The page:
What is the history behind Valentine's Day?
Saint Valentine was a Roman priest whom was considered the patron Saint of lovers and was martyred for not giving up Christianity. Legend has it that when Rome was under the rule of the Emperor Claudius II that the Emperor passed a law that made it illegal to marry. The Emperor was a war monger whom expected men to volunteer for the army and fight for Rome, but most weren't interested and would rather live in peace with their wives and children, so the Emperor thought that if the men were not allowed to marry they would be more likely to join the army and go to war.
Saint Valentine being a priest who believed in holy matrimony would marry couples in secret and defy the newly written law. One night Valentine was caught performing a marriage ceremony and luckily the young couple managed to escape the soldiers but Valentine was not so fast and was captured and thrown in jail and told by the Emperor that his fate would be death for his traitorous disobedience.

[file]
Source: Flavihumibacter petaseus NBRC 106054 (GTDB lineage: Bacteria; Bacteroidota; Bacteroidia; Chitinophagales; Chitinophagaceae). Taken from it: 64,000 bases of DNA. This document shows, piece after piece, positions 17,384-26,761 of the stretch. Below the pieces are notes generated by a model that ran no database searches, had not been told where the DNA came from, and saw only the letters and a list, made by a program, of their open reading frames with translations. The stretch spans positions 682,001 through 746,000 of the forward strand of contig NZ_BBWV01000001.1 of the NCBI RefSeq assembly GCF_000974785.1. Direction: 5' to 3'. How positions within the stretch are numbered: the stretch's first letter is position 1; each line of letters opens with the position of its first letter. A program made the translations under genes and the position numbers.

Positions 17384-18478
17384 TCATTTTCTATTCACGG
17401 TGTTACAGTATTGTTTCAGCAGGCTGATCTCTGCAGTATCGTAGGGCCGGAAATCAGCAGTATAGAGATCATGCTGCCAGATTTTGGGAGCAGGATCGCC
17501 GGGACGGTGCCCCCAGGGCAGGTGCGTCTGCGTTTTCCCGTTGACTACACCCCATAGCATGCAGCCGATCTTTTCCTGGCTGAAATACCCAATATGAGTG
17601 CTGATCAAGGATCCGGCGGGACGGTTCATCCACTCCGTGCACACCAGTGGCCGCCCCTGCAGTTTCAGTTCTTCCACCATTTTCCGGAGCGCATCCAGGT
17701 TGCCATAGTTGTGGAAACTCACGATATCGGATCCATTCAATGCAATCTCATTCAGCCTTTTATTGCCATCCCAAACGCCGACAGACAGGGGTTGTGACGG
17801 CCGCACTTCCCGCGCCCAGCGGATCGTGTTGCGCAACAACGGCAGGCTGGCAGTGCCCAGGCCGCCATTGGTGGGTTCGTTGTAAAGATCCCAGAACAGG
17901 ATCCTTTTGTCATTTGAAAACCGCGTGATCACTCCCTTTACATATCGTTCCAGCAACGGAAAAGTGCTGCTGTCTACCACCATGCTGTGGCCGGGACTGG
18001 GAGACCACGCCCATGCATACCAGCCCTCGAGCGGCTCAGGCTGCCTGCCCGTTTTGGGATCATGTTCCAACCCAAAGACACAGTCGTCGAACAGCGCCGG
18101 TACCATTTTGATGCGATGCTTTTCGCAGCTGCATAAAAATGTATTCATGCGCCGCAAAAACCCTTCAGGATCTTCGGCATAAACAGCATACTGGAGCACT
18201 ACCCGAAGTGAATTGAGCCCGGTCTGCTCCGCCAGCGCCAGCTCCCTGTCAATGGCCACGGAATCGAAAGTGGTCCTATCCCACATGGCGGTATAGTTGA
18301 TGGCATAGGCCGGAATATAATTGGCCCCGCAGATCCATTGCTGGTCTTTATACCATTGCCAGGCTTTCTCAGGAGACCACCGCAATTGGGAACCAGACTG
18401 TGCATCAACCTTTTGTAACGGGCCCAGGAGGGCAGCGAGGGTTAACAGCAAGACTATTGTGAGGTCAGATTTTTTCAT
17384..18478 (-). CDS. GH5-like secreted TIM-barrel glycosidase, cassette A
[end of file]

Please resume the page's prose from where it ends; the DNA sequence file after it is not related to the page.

Whilst Valentine was in jail he had many young couples visit him to thank him for his belief in marriage. One day a daughter of one of the guards at the jail came to visit him and did so frequently right up until his execution.
The legend is that he left the young lady a letter on the day he died thanking her for the company and all the kind words and signed it from: your Valentine; the day that Saint Valentine was killed was 14th February 269 AD.
It has been speculated that because of this; the tradition of exchanging love letters started on Valentine's day then developed into the custom of sending cards and exchanging gifts.